Things have been rather quiet recently with just the odd sighting of a Basking Shark, Harbour Porpoise or an Ocean Sunfish.

The sea temperature is still a few degrees down on what we would expect at this time of year and this has slowed down my spotting rate a bit. Yesterday in the bay I spotted a small group of Bottlenose Dolphins but today I felt that there was a gear change in the marine environment. As soon as I left home I scanned the bay and immediately spotted a group of Common Dolphins. The sea was like a millpond, I thought it doesn’t get any better than this.

After I boarded the Scillonian I could see that the dolphins were still out there. Using my own binoculars I showed them to a few passengers, we could just make them out as they were over 2 miles away!! Luckily they stayed around and as we passed by, everyone on deck managed to see them.

Common Dolphins quietly swimming across the bay

With a hazy sky the sea was silvery and perfect for spotting dolphins and porpoises. We had another larger group of Common Dolphins as we passed Land’s End. These were more active than the first group, actively feeding and leaping clear of the water. Also lots of Gannets were feeding with them.

Passing the Wolf, a solitary lighthouse piercing the surface from 80 metres deep, everyone could easily spot the normally elusive Harbour Porpoise, slowly breaking the surface and we saw several small groups.

Just before arriving in Scilly a small fin flapped slowly from side to side, an Ocean Sunfish. Their season is just starting now and as the years progress they are being spotted more often in our waters. While on the island I even managed to spot more dolphins and porpoises while sitting having my lunch and looking out to sea. OK I do look out to sea rather a lot!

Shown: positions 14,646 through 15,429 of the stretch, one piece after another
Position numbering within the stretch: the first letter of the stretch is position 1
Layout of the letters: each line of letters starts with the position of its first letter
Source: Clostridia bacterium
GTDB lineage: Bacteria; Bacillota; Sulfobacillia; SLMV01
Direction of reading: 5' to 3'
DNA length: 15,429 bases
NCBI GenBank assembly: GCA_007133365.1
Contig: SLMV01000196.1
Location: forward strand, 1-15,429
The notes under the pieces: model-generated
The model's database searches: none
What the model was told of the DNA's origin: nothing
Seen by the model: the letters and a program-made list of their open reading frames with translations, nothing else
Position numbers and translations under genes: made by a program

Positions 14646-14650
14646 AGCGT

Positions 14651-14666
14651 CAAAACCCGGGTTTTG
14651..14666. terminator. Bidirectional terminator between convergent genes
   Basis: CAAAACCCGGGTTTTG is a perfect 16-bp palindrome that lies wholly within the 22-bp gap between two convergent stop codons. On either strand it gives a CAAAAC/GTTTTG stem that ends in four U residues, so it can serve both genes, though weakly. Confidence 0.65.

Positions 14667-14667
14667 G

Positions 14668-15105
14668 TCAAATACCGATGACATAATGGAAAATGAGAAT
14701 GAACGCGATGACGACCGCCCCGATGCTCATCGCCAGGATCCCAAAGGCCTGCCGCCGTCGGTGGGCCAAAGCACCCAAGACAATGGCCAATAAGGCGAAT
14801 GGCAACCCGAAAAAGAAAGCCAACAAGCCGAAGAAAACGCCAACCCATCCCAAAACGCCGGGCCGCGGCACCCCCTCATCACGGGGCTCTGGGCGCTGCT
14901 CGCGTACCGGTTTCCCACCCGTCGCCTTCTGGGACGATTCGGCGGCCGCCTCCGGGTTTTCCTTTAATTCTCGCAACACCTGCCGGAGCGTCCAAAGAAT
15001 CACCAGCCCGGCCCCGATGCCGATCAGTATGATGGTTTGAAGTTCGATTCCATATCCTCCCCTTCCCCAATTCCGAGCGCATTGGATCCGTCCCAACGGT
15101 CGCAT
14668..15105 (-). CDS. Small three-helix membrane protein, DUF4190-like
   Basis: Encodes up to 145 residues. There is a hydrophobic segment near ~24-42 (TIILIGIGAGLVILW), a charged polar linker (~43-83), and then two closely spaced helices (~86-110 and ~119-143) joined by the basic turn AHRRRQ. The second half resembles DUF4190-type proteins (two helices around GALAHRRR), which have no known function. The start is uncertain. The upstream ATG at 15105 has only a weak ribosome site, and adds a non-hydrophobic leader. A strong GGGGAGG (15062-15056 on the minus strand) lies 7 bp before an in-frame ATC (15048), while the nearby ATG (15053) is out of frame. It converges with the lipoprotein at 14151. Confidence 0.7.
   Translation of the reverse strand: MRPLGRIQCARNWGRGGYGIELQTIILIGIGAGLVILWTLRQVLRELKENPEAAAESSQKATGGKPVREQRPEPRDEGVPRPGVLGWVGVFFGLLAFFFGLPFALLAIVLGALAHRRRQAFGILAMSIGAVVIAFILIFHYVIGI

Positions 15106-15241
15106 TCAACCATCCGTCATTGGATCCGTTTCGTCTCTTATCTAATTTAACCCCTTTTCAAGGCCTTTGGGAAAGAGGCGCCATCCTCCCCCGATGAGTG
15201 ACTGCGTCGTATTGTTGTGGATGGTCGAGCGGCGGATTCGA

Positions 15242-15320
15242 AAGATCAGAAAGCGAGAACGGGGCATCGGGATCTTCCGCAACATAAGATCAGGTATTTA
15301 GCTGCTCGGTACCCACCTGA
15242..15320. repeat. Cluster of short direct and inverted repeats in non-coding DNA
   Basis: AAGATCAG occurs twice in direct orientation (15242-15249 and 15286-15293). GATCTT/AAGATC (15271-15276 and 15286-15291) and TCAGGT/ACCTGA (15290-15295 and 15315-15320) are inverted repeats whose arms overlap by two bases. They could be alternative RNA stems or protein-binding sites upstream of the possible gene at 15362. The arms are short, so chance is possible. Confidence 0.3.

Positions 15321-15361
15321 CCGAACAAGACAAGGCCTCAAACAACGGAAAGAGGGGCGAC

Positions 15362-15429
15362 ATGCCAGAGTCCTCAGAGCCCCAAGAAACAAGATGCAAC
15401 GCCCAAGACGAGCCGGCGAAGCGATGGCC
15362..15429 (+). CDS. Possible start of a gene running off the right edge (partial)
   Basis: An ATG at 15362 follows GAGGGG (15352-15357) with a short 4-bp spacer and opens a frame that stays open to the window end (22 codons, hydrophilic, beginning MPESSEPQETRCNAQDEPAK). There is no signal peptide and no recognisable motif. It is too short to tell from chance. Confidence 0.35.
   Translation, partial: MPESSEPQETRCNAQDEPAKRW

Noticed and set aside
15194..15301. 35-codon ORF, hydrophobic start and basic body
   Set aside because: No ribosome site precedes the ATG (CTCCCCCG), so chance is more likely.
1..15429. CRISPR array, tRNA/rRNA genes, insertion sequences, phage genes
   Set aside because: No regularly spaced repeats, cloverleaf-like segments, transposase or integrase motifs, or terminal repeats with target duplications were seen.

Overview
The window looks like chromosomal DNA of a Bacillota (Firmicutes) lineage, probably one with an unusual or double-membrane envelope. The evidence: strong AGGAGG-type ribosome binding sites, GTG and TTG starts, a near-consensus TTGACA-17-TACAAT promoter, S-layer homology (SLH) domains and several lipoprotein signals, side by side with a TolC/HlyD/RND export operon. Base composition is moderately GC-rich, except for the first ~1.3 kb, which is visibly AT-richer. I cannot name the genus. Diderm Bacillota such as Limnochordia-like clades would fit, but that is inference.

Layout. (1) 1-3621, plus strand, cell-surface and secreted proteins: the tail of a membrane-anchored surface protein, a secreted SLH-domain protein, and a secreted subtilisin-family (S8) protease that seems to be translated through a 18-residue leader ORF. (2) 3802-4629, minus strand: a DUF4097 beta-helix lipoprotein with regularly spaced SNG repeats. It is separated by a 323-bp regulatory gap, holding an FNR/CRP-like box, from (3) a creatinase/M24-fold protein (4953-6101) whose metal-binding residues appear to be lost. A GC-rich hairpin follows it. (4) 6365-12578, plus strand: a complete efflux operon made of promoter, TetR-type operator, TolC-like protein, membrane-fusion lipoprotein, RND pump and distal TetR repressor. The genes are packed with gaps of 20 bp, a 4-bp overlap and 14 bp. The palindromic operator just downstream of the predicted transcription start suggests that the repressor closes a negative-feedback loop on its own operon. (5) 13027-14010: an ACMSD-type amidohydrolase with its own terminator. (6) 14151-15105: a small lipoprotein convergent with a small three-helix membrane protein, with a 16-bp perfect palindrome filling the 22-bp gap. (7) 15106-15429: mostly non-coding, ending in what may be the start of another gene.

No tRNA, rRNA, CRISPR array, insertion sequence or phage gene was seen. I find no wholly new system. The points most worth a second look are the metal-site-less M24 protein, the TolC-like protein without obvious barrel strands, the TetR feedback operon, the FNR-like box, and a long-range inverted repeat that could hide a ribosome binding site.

Calm sea is perfect to spot Harbour Porpoises

On our return more porpoises appeared and then later in the distance a large group of Gannets circled and dived on a shoal of fish. The splashing as the Gannets dived increased and increased as dolphins appeared chasing the same shoal. In the end the sea there was turbulent in the surrounding calm as up to a hundred Common Dolphins splashed and jumped in a feeding frenzy.

Apart from the usual seabirds lots of Puffins were spotted today, often resting in pairs on the water. I’m still seeing Puffins on every trip at the moment but they are quite small so if you want to see them, don’t forget your binoculars!

Paul Semmens Cornwall and Isles of Scilly Wildlife Trusts.